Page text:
Kicking off his speech, President Chartrand said that, after decades of discussions with the federal government, he was impressed that the Trudeau government was not only willing to negotiate regarding Manitoba Métis self-government and land claims, but that Minister Bennett proactively contacted him to spark the discussions.
President Chartrand said during the ceremony that while the Agreement won’t change how the MMF operates, it is key to have such a relationship with the federal government.
“This country is built on the concept of its laws and its processes, and it only makes it easier when a federal government comes on board to say, ‘We recognize the self-government.’”
Minister Bennett, acknowledging the context of the discoveries of unmarked graves at former residential school sites across the country in recent weeks, said she hopes the Agreement marks a step forward in relations between Indigenous peoples and the federal government.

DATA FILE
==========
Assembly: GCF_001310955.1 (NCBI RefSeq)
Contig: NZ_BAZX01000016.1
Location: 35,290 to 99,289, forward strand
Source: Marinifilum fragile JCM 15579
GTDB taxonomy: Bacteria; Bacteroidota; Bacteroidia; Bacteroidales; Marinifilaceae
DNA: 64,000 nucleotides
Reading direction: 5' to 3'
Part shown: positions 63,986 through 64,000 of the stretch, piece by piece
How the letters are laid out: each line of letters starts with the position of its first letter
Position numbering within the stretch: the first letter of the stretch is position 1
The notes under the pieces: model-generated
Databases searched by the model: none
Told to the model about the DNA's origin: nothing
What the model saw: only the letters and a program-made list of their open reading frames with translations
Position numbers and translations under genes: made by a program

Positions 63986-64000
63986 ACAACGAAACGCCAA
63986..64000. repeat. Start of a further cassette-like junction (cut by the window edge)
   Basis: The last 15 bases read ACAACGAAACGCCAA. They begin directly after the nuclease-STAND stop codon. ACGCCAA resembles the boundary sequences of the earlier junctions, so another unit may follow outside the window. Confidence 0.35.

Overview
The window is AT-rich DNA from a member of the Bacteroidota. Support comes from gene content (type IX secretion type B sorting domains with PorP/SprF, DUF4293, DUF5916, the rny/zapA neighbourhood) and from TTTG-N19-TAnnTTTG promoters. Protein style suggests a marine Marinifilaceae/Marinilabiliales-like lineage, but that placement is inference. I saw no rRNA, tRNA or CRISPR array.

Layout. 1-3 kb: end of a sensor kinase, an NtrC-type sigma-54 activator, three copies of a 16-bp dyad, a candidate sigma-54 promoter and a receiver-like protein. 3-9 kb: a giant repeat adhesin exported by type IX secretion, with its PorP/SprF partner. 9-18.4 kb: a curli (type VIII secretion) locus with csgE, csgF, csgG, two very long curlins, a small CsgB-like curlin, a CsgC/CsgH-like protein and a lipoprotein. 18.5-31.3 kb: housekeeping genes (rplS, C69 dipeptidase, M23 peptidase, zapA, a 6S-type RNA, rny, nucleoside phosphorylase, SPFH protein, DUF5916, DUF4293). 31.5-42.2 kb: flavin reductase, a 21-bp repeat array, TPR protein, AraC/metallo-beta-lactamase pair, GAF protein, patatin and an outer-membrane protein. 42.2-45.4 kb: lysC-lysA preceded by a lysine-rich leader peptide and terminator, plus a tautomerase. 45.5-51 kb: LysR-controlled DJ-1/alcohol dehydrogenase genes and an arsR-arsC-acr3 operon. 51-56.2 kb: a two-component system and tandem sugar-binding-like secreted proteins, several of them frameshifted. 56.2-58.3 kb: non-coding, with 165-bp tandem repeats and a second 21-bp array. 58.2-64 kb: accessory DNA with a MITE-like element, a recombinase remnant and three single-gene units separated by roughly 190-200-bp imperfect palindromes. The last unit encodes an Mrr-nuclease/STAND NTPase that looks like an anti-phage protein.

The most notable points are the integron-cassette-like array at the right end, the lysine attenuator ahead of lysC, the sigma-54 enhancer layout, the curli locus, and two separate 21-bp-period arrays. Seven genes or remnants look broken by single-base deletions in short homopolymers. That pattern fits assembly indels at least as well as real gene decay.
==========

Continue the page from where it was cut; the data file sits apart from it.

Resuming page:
“Canada has a long way to go to end the legacy of colonial violence still being felt today, recognizing its current consequences and working in partnership with Indigenous peoples on the path to healing,” Minister Bennett said. “Our government is committed to building a new type of relationship with Métis by advancing reconciliation, providing opportunities, and respecting your traditions, language and culture.”
“The Agreement we’re signing today is the result of a genuine co-development process in true partnership with your Nation.”
It would not have been possible to have this event without acknowledging the importance of Louis Riel and his Provisional Government. The Provisional Government drafted the List of Rights which were enshrined in the Manitoba Act, 1870. The Manitoba Act, as described in correspondence between Riel and Sir. John A. Macdonald, was a Treaty that allowed Canada access to what was then called the North-West Territory.